- Community trademark registration no. 5301999 INTESA SANPAOLO granted on June 18, 2007 in classes 35, 36 and 38;

- Italian trademark registration no. 1042140 INTESA SANPAOLO granted on March 7, 2007 in classes 9, 16, 35, 36, 38, 41, and 42.

4.3 The Complainant also owns the following domain names with the name: “Intesa Sanpaolo”; <intesasanpaolo.com>; also the generic top level descripers “.org”, “.eu”, “.info”, “.net”, “.biz” and with the “domain name <intesa-sanpaolo.com> also for, “.org”, “.eu”, “.info”, “.biz”; which is all connected to the Complainant’s official website at ”www.intesasanpaolo.com”.

4.4 The Respondent in these administrative proceedings is Ni How based in Nanjing China and registered the disputed Domain Name <instesasanpaolo.com> with the Registrar known as Above. Com Pty Ltd according to printouts from database searches conducted on July 24, 2012, on March 2, 2012.

4. 5 The language of the registration agreement is English as such the proceedings shall be conducted in English Language.

5. Parties’ Contentions

A. Complainant

5.1 The Complainant contends that the disputed Domain Name <instesasanpaolo.com> is confusingly similar to the Complainant’s trademarks in that the disputed Domain Name exactly reproduces the Complainant’s trademark INTESA SAN PAOLO with the addition of the letter “s” in the first component “intesa”. The Complainant asserts that this is a clear example of a case of typosquatting, where as in this case the disputed Domain Name is a slight alphabetical variation from a famous mark. The Complainant refers to WIPO decision Deutsche Bank Aktiengesellschaft v. New York TV Tickets Inc., WIPO Case No. D2001-1314 where the panel found the disputed domain names <duetschebank.com> and <duetsche-bank.com> to be confusingly similar to the registered mark “DEUTSCHE BANK” owned exclusively by Deutsche Bank the Complainant in that case.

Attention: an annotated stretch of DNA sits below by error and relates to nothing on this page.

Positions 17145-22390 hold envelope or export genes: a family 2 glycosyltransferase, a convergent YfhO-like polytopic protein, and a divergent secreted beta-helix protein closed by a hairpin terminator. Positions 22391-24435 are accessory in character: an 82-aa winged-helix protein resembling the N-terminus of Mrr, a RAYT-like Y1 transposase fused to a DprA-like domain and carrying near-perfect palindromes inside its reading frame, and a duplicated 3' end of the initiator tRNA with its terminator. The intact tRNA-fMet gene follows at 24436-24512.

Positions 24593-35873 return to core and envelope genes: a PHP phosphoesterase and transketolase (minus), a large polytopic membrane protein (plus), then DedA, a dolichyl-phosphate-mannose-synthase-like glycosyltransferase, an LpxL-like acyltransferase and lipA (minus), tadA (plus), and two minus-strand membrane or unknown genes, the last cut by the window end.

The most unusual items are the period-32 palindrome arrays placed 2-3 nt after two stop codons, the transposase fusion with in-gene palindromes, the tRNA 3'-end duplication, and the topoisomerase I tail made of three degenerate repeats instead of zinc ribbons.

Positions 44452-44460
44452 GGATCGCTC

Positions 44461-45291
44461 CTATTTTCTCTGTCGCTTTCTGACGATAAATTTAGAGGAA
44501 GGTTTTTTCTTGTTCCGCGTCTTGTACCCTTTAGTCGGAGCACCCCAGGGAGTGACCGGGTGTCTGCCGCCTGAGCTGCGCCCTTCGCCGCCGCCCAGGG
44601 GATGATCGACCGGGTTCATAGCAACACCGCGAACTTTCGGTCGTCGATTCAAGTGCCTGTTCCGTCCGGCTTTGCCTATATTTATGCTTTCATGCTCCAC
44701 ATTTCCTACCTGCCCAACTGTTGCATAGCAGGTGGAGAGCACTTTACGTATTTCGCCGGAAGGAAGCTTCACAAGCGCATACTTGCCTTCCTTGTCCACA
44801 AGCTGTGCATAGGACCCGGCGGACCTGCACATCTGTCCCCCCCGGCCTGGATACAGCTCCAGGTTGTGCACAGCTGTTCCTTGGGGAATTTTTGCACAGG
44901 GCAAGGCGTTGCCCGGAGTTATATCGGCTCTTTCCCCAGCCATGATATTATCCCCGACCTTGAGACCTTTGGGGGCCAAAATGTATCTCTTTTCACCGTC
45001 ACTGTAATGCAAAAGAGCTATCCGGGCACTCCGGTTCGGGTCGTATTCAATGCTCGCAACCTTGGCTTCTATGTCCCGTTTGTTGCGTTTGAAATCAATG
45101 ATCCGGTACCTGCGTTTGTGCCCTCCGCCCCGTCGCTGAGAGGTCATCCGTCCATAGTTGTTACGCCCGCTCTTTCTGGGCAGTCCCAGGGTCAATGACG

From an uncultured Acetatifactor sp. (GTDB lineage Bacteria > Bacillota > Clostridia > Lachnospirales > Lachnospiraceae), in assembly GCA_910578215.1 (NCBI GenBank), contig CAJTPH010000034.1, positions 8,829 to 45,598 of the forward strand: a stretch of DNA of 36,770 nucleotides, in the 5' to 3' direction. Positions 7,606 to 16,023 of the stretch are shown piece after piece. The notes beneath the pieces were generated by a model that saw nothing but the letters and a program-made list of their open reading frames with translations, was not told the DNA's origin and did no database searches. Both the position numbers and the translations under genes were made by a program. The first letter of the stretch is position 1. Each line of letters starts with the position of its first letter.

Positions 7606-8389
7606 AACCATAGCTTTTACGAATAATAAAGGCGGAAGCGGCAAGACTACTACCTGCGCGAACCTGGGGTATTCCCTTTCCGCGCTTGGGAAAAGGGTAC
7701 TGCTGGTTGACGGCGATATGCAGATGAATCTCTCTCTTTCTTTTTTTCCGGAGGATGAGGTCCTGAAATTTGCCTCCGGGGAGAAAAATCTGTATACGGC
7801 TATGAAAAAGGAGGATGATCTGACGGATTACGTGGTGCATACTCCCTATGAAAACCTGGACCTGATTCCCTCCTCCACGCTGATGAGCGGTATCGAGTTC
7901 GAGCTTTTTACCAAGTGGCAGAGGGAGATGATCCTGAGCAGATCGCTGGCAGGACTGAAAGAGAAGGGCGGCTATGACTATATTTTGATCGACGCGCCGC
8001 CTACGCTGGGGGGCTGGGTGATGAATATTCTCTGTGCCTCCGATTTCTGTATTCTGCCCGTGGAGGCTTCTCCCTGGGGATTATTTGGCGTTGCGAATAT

5.2 The Complainant further submits that the Respondent has no rights or legitimate interests in the disputed Domain Name as the Respondent has not been authorized or licensed by the Complainant to use its mark in the disputed Domain Name in question. The Complainant also argues that the Respondent is not commonly known as “Instesasanpaolo” and is not making a legitimate noncommercial or fair use of the disputed Domain Name.

5.3 As regards the question of registration and the use in bad faith, the Complainant submits that the fact that the Respondent registered a domain name that is confusingly similar to the Complainant’s trademark indicates that the Respondent had knowledge of the Complainant’s trademark at the time of registering the disputed Domain Name. It is argued that it is more than likely that the disputed Domain Name would not have been registered if it were not for the distinctive and well known features of the Complainant’s trade mark around the world. Accordingly, the Complainant submits that the mere fact of registration of the disputed Domain Name is undoubtedly clear evidence of registration of the disputed Domain Name in bad faith. Secondly, the Complainant contends that the Respondent has intentionally attempted to attract for commercial gain, Internet users to its website by creating the likelihood of confusion with the Complainant’s trademark as to the source, sponsorship affiliation or endorsement of the website. Thirdly, the disputed Domain Name is connected to a website sponsoring among others, banking and financial services, therefore, it is argued Internet users while searching for information on the Complainant’s services are confusingly led to the websites of the Complainant’s competitors sponsored on the websites connected to the disputed Domain Name. Therefore, the Complainant concludes that the Respondent has registered and is using the disputed Domain Name in order to intentionally divert traffic away from Complainant’s website